Catharine MacKinnon and Andrea Dworkin, In Harm’s Way: The Pornography Civil Rights Hearings (1998, Harvard University Press) Public testimony from survivors of pornography.

Pornography and Civil Rights: A New Day for Women’s Equality (1988, Organizing Against Pornography). Out of print, but describes an important legal strategy that could empower victims through civil (not criminal) law.

Catharine MacKinnon, Women’s Lives, Men’s Laws (2007, Belknap Press), Are Women Human? (2006, Belknap Press). MacKinnon is an eloquent feminist lawyer and legal theorist.

M. A. Neal, New Black Man (2005, Routledge). Puts forth a revolutionary model of black masculinity for the twenty-first century, one that moves beyond patriarchy to embrace feminism and combat homophobia.

Neil Malamuth, Pornography and Sexual Aggression. (1984, Academic Press). One of the foremost researchers on the effects of pornography.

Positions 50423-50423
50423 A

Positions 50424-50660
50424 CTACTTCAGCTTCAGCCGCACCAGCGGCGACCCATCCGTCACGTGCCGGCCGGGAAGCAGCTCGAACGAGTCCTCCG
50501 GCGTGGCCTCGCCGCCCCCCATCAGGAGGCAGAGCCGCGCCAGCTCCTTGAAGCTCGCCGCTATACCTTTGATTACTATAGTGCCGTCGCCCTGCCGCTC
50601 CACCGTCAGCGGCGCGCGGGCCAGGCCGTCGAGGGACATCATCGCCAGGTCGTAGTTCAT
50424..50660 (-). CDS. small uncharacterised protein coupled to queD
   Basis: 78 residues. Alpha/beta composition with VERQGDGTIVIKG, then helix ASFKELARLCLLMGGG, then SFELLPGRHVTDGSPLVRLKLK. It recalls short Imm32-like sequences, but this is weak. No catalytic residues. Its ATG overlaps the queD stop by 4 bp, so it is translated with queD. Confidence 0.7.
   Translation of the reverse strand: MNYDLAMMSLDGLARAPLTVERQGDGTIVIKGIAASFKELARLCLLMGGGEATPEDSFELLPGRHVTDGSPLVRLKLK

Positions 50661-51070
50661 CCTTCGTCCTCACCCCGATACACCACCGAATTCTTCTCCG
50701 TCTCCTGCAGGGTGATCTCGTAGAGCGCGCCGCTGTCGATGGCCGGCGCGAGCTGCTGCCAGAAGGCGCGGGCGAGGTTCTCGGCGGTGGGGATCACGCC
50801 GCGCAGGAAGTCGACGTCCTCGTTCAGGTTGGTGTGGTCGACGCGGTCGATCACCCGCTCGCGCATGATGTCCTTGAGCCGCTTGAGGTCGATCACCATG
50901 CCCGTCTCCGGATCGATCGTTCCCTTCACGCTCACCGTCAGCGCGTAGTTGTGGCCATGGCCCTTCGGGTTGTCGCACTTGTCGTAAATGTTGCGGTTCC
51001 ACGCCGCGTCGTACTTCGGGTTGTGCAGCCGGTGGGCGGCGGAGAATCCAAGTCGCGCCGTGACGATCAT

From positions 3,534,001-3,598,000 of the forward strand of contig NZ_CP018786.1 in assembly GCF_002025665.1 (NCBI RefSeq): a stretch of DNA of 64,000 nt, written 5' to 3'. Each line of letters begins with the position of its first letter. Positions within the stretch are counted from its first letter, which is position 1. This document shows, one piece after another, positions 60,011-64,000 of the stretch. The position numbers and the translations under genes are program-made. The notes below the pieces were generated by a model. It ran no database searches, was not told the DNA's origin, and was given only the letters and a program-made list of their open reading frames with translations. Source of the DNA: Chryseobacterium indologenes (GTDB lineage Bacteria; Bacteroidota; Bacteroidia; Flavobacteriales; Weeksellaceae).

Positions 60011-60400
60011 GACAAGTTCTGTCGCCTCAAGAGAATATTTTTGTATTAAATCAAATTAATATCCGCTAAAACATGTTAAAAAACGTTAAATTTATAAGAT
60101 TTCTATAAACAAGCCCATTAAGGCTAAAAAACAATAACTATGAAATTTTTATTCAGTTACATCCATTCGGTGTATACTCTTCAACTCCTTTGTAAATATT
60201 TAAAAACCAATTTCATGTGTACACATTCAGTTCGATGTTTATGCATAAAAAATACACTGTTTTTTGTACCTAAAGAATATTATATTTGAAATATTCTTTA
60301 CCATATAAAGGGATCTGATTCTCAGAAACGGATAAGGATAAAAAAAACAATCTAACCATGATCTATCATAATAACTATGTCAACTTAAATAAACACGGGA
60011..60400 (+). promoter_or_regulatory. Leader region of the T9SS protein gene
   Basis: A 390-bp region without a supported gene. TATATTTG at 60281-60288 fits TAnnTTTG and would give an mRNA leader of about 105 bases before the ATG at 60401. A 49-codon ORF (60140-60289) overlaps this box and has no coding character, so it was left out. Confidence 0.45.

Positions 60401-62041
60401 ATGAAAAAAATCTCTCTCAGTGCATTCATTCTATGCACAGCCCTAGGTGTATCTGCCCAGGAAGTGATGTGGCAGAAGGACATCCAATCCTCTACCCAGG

Pamela Paul, Pornified: How Pornography Is Transforming Our Lives, Our Relationships, and Our Families. (2005, Times Books). Details how the ubiquity of pornography impacts our personal lives.

Dr. Diana Russell, Against Pornography: The Evidence of Harm (1993, Russell Publications). A feminist sociologist lays out the research on pornography.

Linda Lovelace, Ordeal. (1981, Berkeley Books). The survivor of the film Deep Throat tells her harrowing story.

Captive Daughters Media , Pornography: Driving the Demand in International Sex Trafficking available at

Who says beach reading has to be frivolous?

*indicates one's I've read.

RealityTV: Child Sexual Abuse

I don't get cable so I haven't watched Charm School, but Jezebel reports that on an episode of some reality TV show based on making fun of women for their crazy antics, one woman discloses Child Sexual Assault. Amazingly, LOTS of the other women end up sharing similar experiences. So women and children are systematically brutalized and used, develop coping mechanisms that society uses to mock them and we call it entertainment. Unfortunately, realizing the prevalence of Sexual Assault in a group of women may be the more reality than most shows of the genre.

Via Jezebel: Charm School-ers Bond Over Shared Experiences of Sexual Assault